The Rev. Jonathan Carl glanced at Twitter and laughed out loud in disbelief.
The president of the United States had just tweeted at him, a Baptist pastor in Kentucky who up until now hadn’t had any reason to be the subject of national attention. And President Trump was, online, in public, out of the blue, insulting him.
The president had mixed up Jonathan Carl, the Kentucky minister with fewer than 375 Twitter followers, with Jonathan Karl, the ABC News reporter whose journalism had ruffled the feathers of the commander in chief.
Carl’s laughter soon turned into concern. Trump had called Carl a “lightweight reporter.” And some of Trump’s ardent fans weren’t happy with Jonathan Carl — not realizing that he wasn’t Jonathan Karl.
The “drive-by tweet” brought on “intense vitriol and hatred,” Carl said. He was suddenly experiencing what many of Trump’s intended Twitter targets go through almost daily: a barrage of infuriated tweets from Trump’s followers.
The pastor stopped laughing. And on Monday, a week after his evening as a sudden Twitter target, he published an open letter to Trump.
“Although I was an accidental casualty caught in the cross-fire of your ‘lightweight’ tweet, your attack was very purposeful and hurtful. Many others, whether American citizens or global citizens, feel wounded and hurt by the shrapnel and side-effects of your ongoing Twitter attacks,” Carl wrote in his letter.
He hurled the same insult back at Trump that Trump had mistakenly leveled at him — but then turned it into a theological point. “Let’s be honest, you are a lightweight too,” Carl wrote. “We all are. God is the only heavyweight who knows it all and gets it right all the time.”
He pleaded with the president: “Please don’t make the Twitter-universe such a dark and depressing place. It shouldn’t be a place to argue, fight, or jockey for position. We can disagree and debate without childish name-calling. You can make Twitter a better place.”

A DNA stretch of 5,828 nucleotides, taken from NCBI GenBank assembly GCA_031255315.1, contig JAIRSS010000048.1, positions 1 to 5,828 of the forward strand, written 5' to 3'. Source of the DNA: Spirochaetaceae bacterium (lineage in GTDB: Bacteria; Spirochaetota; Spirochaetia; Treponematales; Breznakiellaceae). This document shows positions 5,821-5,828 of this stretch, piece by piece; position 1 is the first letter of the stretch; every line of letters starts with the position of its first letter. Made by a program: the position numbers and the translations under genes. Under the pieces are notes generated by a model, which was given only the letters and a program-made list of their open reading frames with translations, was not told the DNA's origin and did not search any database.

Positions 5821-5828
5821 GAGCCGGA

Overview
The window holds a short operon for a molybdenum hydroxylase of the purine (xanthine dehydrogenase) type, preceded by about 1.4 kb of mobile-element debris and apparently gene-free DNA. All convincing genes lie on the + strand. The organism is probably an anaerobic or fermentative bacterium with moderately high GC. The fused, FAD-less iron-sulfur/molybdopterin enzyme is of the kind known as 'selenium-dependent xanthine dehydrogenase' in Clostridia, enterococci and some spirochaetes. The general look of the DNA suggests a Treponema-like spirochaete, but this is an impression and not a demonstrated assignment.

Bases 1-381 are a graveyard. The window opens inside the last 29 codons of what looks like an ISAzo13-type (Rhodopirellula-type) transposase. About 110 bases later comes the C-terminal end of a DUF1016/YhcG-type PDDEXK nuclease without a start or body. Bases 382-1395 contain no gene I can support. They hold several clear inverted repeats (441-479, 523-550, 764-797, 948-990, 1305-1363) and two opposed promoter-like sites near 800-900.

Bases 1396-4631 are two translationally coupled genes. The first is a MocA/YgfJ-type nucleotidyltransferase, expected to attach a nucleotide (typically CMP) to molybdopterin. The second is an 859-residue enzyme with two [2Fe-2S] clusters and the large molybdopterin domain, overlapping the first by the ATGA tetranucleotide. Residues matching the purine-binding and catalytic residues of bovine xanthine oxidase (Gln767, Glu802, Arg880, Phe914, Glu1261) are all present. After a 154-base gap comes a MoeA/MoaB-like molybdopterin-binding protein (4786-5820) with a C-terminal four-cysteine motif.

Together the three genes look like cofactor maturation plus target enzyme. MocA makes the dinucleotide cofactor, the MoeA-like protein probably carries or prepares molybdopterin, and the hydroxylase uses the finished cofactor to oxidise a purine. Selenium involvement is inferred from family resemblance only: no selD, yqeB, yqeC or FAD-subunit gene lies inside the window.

Carl, who did not immediately respond to a request for comment from The Washington Post, is the lead pastor at South Fork Baptist Church in Hodgenville, Ky. According to an online biography, he is an Iraq War veteran, holds a PhD from Southern Baptist Theological Seminary and is raising three daughters with his wife.
His church is part of the Southern Baptist Convention — the nation’s largest Protestant denomination, and one of its most Republican-leaning. Sixty-four percent of Southern Baptists described themselves as “conservative” to Pew Research Center, and 9 percent described themselves as “liberal.” Last year, Vice President Pence showed up as a surprise guest at the denomination’s annual convention, where he thanked more than 9,000 attendees from churches “to the Southern Baptist Convention for the essential and irreplaceable role you play in America.”
But Carl didn’t mince words for the president. “Your heart must be in a dangerous place to have such a consistent flow of defamation and disrespect towards so many,” he said.
He interspersed his own comments throughout the letter with quotes from Abraham Lincoln, a president who never got to use Twitter but still came up with plenty of bon mots. Carl said that he passes Lincoln’s birthplace, which is now a National Park Service site, in his church’s town of Hodgenville, almost every day on his commute.
Perhaps Lincoln would not have been overly fond of Twitter, based on one 1861 quotation that Carl selected from the great emancipator: “I am rather inclined to silence, and whether that be wise or not, it is at least more unusual nowadays to find a man who can hold his tongue than to find one who cannot.”